As for our key to success, I already mentioned that I think finishing our drives with touchdowns is going to be crucial tomorrow. I do expect us to move the ball, but based on the overall talent level of that secondary I don’t think we can depend on as many big plays through the air as usual. If that holds true it’s going to be very important that we tighten up our ball security and execute in the red zone. If we’re able to punch it in on better than half of our red zone trips then I expect us to be right there with a chance to win it at the end.
When they have the ball...
Players to watch: QB Sam Ehlinger, RB Tre Watson, RB Keaontay Ingram, WR Lil’Jordan Humphrey, WR Collin Johnson
Defining success: Shut down the Ehlinger run
Herman’s offense looks a bit different in Austin than it did in Houston, but the Longhorns have carved out a nice identity for themselves over the last two years as a kind of rich man’s version of Kansas State. Their modus operandi is to establish the QB run and then build off of that with RPO’s and play-action, and while it’s generally not overly flashy (32nd percentile nationally in yards per play, 21st percentile in big play percentage), it’s undoubtedly effective (60th percentile in points per game, 69th percentile in 3rd down offense).
Everything starts with sophomore QB Sam Ehlinger. Ehlinger split time last year with Shane Buechele, but his performance so far in 2018 has left little question about who the better option is, throwing for 230 yards per game on 64% completions with 13 touchdowns against just 2 interceptions. Even more impressive than his work through the air though is his contribution on the ground, where he runs with a physicality that belies his position and sets the tone for the rest of their offense. I mentioned against Iowa State that I thought Brock Purdy had some whiffs of Ehlinger in his game, and if the outcome of that one doesn’t worry you about this one then I don’t know why you’re wasting time reading this.
As for his skill position mates, the primary ball carriers (other than Ehlinger himself) are senior Tre Watson and freshman Keaontay Ingram. Expect Watson to get the majority of the short yardage and goal line work while Ingram provides a much more dynamic option between the twenties and on passing downs. Out wide they have four very capable targets in Lil’Jordan Humphrey, Collin Johnson, Devin Duvernay, and tight end Andrew Beck, but the two we need to pay special attention to are Humphrey and Johnson. Neither of them have gamebreaking speed, but both of them have big bodies and great ball skills and will probably look to bully us in 1v1 situations the way Hakeem Butler did for Iowa State. Up front they’re about exactly what we’ve come to expect from Texas at this point – big, physical, and relatively well-seasoned with game experience.
The key for us is going to be stopping the run, and stopping the Ehlinger run in particular. As I mentioned above, their offense depends on the run to facilitate everything else that they do, so if we stop that we stop them. I expect us to feel reasonably confident about selling out stop it on early downs, and then at that point we just have to hope that our 1v1 matchups on the outside go better than they did a few weeks ago. With that in mind, pay attention to their 3rd down situations tomorrow – if they have some 3rd and longs sprinkled in there then we’re probably doing a pretty good job of limiting Ehlinger.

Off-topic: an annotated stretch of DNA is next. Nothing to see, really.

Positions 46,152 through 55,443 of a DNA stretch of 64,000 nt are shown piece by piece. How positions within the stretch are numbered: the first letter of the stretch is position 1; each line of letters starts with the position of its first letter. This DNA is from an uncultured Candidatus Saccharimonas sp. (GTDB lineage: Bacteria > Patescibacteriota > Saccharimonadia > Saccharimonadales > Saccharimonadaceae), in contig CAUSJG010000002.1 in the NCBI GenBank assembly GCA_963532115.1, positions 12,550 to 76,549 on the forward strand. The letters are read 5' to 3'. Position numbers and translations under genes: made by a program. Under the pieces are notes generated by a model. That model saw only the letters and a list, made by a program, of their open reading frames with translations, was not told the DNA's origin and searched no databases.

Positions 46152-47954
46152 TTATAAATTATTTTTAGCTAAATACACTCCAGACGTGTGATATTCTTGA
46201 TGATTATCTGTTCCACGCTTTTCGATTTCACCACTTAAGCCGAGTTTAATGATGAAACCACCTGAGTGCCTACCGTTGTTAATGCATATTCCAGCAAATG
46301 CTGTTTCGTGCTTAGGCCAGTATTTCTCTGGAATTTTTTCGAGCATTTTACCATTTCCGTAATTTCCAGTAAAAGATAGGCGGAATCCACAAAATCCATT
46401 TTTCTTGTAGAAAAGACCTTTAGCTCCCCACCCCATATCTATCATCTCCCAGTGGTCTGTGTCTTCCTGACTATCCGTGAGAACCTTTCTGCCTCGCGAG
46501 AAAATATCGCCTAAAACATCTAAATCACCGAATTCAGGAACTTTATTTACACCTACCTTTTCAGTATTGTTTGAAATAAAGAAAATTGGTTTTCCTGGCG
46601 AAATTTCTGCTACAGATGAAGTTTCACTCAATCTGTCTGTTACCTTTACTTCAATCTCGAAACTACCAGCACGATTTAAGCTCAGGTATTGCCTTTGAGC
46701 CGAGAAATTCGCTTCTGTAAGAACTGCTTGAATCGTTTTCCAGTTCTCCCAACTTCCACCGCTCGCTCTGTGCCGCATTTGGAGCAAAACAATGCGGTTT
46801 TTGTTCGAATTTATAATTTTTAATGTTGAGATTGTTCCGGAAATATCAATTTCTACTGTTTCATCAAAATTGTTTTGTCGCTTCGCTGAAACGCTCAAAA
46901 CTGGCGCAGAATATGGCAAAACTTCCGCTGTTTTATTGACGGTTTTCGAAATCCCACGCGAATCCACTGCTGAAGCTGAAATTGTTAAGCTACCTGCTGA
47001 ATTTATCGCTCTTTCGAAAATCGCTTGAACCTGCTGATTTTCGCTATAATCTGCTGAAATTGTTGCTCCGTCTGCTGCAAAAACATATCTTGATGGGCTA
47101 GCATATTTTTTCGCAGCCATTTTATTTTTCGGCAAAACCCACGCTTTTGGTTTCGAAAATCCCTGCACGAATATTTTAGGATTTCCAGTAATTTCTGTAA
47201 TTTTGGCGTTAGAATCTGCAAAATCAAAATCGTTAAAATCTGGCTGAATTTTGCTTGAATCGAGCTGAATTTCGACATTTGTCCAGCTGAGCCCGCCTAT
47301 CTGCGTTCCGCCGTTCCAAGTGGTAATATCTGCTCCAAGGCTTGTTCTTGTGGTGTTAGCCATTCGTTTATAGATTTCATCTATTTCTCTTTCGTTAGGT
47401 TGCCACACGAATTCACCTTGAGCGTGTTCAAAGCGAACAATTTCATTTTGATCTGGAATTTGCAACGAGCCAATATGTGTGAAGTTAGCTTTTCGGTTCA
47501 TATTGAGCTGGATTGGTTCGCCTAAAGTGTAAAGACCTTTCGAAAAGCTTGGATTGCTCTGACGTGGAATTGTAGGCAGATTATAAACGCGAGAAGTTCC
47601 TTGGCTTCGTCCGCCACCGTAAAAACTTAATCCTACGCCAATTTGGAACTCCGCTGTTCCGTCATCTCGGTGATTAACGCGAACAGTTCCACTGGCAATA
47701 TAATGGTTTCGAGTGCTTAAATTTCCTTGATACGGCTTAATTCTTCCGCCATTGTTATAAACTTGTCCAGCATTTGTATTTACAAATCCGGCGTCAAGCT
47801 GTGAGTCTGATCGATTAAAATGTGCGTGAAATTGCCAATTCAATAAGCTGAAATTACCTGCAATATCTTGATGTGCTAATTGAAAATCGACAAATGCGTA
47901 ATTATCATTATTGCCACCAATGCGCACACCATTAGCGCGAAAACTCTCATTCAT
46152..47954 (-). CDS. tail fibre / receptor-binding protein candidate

Make no mistake - Texas is the best team we’ve played this year, and they should be well-motivated in front of a sold out crowd after letting themselves get caught out against Oklahoma State last weekend. On paper that sounds like a recipe for a classic West Virginia letdown, and I’d be absolutely terrified of it happening had we not already laid a boulder-sized egg in Ames three weeks ago. Now that we have it out of our system though, and after exorcising any remaining demons against Baylor, I’m expecting nothing less than an absolutely fantastic matchup both stylistically and aesthetically.
Regarding the latter, it’s always a beautiful mix of colors when we play Texas, with their burnt orange clashing wonderfully against our blue and gold, but it’s the former that has me really excited. Texas is a big, physical, grind-you-into-dust type of football team, preferring to go through their opponents while we go over and around. That could be bad news for us if we fall behind early, but I’m expecting us to come out guns blazing. If we’re able to stand up to their running game even a little bit then I think we have the chance to run away from them, but it’s much more likely that this one’s close into the 4th quarter. At that point, I generally back the team with the better quarterback, and for this year at least that’s still us.
West Virginia 38 Texas 30